For fun, I wanted to see if I could fine-tune OpenAI’s GPT-2 model to generate DJ and electronic musician biographies.

Although it’s only my opinion, it performed impressively. With only a modest amount of training, the model’s output gets close to the source material. Even when it misses, it’s at least like an engaging stream-of-consciousness parody of it.

GPT-2 is still seen as the state-of-the-art for generating coherent passages of human-looking text. After it was made available in February 2019, people quickly set to work applying it to a wide range of topics. It was even recently applied to music generation.

Language generation like this reminds us how predictable human output can be. Look at the PoMo text generator for an example of how a particular field can fall into a formula that becomes easy to spoof.

DJ biographies are the same to some degree. The artists often put a lot of effort into writing them as part of projecting their professional brand and market themselves. These bios tend to follow characteristic patterns, with recurring language usage and structure. They vary from professionally written to hastily composed by a non-native speaker, and as such offer an interesting training set for fine-tuning the GPT-2 model, which will take influences from all of them and create a composite of them.

Here is a biography I generated with GPT-2:

Auraum is a new project by Alessio Viggiano and Alessio Stumpvane, who are residents in the underground club NorthEast Rome. They have decided to combine their talents to offer a new vision of the music. Something more underground, more raw and more experimental, aiming to create a unique sound. Auraum strives to reach the right balance between the dance floor and the lounge.

I doubt I’d be able to spot this as a fake if it were placed among real ones. ‘Auraum’ does not appear in the training data but nonetheless GPT-2 has decided it sounds appropriate (and I concur). A real world producer, Alessio Vigganio was then paired with another GPT-2 invention, ‘Alessio Stumpvane’, before the model conjured up the rest of the biography.

To me, it’s impressive that a machine can create this from a pre-existing model and a small amount of subsequent training on new material. I’ve shared more examples later on. I’ve also linked to the fine-tuned model, along with the Google Colab notebook, so that you generate your own.

Setting up GPT-2

GPT-2 is a pre-trained model built for generating text. Transfer learning can be applied to fine-tune it for a particular domain, which involves giving it a representative data to update the parameters of some parts of the architecture, while overall keeping most of it the same.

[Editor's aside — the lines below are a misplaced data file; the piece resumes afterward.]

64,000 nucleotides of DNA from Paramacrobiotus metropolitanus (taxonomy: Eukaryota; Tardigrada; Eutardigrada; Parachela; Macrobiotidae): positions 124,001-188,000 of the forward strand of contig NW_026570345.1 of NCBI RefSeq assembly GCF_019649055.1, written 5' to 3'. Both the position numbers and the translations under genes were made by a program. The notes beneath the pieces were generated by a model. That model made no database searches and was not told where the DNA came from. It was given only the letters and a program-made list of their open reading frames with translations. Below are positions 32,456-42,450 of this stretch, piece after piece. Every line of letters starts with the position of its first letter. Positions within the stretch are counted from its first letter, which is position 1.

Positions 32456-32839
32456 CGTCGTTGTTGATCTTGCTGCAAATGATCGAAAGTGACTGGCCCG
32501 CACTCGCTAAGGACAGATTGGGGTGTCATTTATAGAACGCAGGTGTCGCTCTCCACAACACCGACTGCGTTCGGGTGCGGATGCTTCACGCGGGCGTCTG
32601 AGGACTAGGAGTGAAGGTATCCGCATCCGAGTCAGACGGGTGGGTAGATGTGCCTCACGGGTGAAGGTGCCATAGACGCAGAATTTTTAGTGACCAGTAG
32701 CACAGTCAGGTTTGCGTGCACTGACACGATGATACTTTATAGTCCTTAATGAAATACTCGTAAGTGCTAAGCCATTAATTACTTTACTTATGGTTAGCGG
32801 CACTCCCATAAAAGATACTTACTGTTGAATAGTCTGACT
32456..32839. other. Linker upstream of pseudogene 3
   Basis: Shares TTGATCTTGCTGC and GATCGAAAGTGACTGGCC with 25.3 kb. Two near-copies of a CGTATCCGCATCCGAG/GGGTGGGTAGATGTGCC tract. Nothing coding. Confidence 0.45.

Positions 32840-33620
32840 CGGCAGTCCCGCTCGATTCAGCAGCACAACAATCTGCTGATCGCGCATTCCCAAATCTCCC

A language model predicts the next word when given a sequence of preceding ones. We want transfer learning to update the vocabulary and the likelihoods involved in that prediction to reflect the new training data. It’s important that a model should imitate but not replicate the training data. If the model does reproduce the training data then that is a sign of overfitting, and the effectiveness of the model is undermined.

The code used here for fine-tuning GPT-2 has been provided by Max Woolf, building on work by Neil Sheppard to produce gpt2-simple and was kind enough to put it in a notebook on Google Colab, which is a free-to-use cloud-based service that enables use of GPUs at no cost.

OpenAI released three versions of GPT-2 models: “small” (124M parameter model, 500MB on disk), “medium” (355M model. 1.5GB on disk), and “large” (774M model, 3GB on disk). The larger the model, the more sophisticated the output. Sadly, the largest model cannot currently be tuned at all using Google Colab since the server GPUs will go out-of-memory during training.

It’s worth keeping in mind that the results here are based on the medium model and the results would likely be better with the largest one.

Getting data

As a general rule, the larger the model, the more data is needed. Woolf recommended using the small 124M model when <10MB data is available. Scraping for training data is a legally grey area. However, a strong argument can be made that AI-generated content is a transformative derivative work, akin to a human reading everything and synthesising something new from their understanding of the source material. It is not a reproduction of the original material but rather a genuine creative process that produces something new from an initial step of learning and comprehension (overfitting withstanding).

I put together a python script using the Beautiful Soup library to collect and parse the HTML for each feature artist at a very slow pace to ensure the source website was unaffected by the process. The self-imposed speed restrictions meant that this process took several days to completely collect the raw corpus of text data.